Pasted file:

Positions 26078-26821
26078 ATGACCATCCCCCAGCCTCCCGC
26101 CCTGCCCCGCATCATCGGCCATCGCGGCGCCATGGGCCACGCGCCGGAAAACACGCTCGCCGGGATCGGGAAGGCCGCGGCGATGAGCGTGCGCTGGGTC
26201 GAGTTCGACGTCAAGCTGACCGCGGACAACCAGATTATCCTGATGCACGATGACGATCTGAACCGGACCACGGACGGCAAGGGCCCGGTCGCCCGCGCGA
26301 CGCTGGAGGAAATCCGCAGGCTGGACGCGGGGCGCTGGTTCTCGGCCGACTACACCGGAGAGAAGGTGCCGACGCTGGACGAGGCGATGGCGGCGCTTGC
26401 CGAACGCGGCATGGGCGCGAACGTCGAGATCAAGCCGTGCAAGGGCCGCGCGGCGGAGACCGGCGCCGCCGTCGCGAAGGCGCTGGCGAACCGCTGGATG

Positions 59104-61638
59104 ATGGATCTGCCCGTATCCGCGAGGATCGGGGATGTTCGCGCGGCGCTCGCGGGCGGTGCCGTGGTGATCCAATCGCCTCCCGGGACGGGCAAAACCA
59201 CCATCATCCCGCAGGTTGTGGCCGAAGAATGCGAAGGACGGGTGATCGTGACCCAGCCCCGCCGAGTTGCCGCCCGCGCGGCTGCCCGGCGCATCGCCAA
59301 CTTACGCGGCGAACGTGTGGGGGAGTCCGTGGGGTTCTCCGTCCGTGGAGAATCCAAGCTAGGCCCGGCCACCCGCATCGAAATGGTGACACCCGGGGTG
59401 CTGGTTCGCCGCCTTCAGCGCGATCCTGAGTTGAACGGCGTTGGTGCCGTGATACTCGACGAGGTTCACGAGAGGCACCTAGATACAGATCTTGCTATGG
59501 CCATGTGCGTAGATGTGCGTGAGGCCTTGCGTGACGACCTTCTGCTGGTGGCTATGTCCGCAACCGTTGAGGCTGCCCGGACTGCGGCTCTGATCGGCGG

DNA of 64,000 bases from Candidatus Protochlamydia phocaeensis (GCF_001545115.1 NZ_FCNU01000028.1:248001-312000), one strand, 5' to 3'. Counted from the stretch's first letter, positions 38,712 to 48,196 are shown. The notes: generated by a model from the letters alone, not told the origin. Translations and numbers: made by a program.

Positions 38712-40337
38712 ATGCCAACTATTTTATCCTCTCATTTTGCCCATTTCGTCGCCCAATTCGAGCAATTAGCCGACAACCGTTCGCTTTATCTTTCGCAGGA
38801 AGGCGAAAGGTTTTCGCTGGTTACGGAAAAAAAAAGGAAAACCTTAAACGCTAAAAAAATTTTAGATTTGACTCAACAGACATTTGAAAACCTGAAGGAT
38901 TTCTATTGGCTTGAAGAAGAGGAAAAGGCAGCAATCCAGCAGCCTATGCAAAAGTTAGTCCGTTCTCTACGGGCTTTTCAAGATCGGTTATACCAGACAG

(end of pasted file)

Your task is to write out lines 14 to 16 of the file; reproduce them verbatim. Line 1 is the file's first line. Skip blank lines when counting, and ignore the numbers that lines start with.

Positions 38712-40337
38712 ATGCCAACTATTTTATCCTCTCATTTTGCCCATTTCGTCGCCCAATTCGAGCAATTAGCCGACAACCGTTCGCTTTATCTTTCGCAGGA
38801 AGGCGAAAGGTTTTCGCTGGTTACGGAAAAAAAAAGGAAAACCTTAAACGCTAAAAAAATTTTAGATTTGACTCAACAGACATTTGAAAACCTGAAGGAT